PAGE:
Imaging overpressurised fracture networks and geological barriers hindering fluid migrations across a slow-deformation seismic gap

Sci Rep. 2023 Nov 11;13(1):19680. doi: 10.1038/s41598-023-47104-w.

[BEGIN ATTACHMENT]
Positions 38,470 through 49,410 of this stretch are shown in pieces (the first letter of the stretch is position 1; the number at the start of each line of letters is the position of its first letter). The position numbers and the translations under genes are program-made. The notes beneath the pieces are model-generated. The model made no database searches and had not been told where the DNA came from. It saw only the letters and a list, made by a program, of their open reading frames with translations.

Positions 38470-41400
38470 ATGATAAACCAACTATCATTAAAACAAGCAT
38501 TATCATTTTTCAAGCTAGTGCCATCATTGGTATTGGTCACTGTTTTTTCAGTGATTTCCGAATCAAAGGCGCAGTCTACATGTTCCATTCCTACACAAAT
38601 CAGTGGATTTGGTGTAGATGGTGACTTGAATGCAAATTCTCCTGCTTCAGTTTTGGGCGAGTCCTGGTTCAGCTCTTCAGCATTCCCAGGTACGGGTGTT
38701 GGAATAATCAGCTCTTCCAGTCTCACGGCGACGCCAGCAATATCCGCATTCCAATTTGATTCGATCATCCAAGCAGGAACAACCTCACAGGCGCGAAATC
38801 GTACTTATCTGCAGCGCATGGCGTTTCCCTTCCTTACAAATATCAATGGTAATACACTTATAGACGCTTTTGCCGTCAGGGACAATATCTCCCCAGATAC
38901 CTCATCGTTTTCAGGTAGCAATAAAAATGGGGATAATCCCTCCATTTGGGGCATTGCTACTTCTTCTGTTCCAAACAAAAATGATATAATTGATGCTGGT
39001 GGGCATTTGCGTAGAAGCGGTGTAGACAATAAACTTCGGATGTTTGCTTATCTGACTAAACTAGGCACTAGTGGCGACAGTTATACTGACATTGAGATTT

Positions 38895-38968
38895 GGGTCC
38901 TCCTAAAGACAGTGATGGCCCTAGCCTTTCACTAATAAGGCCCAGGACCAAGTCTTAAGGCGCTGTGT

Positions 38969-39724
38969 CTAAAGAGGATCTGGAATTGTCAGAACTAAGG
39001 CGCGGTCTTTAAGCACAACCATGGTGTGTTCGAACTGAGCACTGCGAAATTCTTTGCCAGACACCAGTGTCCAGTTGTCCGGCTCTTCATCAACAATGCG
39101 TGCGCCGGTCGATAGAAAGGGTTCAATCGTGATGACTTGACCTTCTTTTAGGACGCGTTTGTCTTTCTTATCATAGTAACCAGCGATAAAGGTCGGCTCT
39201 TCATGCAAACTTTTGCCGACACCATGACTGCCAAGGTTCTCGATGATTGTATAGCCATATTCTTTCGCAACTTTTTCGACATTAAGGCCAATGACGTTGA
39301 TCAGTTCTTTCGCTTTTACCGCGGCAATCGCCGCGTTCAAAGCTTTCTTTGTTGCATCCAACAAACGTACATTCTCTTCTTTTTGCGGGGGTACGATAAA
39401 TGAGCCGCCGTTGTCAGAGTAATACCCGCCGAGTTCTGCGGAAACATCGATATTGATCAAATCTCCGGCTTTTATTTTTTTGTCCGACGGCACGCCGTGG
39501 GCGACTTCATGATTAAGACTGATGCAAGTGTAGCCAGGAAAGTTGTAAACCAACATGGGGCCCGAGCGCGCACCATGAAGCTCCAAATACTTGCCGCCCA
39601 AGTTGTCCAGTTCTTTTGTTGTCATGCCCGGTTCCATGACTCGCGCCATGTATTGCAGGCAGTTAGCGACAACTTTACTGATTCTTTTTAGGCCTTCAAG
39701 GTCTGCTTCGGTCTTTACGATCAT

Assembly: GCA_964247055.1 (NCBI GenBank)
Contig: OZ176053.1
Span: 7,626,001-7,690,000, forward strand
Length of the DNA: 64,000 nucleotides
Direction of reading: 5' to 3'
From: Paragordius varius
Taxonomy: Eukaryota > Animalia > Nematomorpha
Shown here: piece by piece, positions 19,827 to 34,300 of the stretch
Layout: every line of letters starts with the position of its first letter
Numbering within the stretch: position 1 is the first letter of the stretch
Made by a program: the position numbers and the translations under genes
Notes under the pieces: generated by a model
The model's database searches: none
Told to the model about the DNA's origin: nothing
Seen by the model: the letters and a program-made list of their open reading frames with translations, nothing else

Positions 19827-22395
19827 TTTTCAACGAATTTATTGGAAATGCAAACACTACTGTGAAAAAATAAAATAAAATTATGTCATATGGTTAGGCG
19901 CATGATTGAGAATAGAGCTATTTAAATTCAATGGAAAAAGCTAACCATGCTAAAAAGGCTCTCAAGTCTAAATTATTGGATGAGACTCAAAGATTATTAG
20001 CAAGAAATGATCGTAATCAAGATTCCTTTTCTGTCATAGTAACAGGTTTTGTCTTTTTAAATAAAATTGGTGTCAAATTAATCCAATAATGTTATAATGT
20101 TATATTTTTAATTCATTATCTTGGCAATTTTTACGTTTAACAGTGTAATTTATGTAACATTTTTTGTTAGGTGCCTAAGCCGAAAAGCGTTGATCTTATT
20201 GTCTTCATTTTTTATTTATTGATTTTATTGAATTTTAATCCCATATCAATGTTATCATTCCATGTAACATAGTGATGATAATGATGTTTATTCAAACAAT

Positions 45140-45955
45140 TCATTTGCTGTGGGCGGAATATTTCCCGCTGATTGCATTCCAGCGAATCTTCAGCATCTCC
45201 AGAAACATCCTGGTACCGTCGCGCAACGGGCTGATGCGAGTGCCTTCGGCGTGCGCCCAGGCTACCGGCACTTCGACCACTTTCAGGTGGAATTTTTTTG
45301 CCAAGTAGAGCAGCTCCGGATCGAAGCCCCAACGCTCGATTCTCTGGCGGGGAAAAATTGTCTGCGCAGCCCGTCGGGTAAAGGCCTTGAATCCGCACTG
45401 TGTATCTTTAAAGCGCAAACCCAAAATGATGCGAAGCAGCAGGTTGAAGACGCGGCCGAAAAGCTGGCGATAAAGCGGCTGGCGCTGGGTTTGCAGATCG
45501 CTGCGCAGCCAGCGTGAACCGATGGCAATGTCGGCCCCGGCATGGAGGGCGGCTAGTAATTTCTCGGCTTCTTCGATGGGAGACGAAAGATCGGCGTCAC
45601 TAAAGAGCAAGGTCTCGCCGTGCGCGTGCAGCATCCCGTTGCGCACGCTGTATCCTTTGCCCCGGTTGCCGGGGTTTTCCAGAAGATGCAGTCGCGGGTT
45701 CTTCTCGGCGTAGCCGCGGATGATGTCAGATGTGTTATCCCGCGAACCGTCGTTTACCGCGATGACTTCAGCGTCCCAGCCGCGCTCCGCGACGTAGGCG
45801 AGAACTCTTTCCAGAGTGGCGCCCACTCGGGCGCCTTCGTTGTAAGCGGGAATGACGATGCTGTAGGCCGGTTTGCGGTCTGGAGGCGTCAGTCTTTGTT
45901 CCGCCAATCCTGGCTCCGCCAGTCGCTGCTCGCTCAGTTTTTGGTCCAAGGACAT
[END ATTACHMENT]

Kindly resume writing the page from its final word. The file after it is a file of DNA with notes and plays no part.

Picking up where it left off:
There is an ongoing debate on the processes producing background seismicity and deformation transients across seismic gaps, i.e., regions that lack historical large-magnitude earthquakes. Essential missing elements are geophysical images that resolve sources of geophysical unrest. Here, we apply seismic scattering and absorption tomography to data recorded during the 2010-2014 seismic sequence within the Mt. Pollino seismic gap region (Southern Italy). The tomographic models show high sensitivity to fluid content, deformed fractured structures, and impermeable layers stopping fluid migrations. They bridge the gaps between geological and geophysical models and provide a highly-resolved image of the source of seismic and deformation unrest within this seismic gap. High absorption topping the western Pollino seismic volume appears pressurized between the low-Vp/Vs and low-scattering San Donato metamorphic core and a deep basement. Absorbing fluids can only migrate laterally to the east, blocked in the west and southwest by deep low-scattering barriers associated with east-dipping faults and to the north and southeast by saturated overpressurized low-scattering basins. This eastern migration is only partially effective, producing seismicity across the lowest boundary of the high-absorption volume. Our results showcase the potential of seismic scattering and absorption when imaging structures causing geophysical unrest processes across fault networks.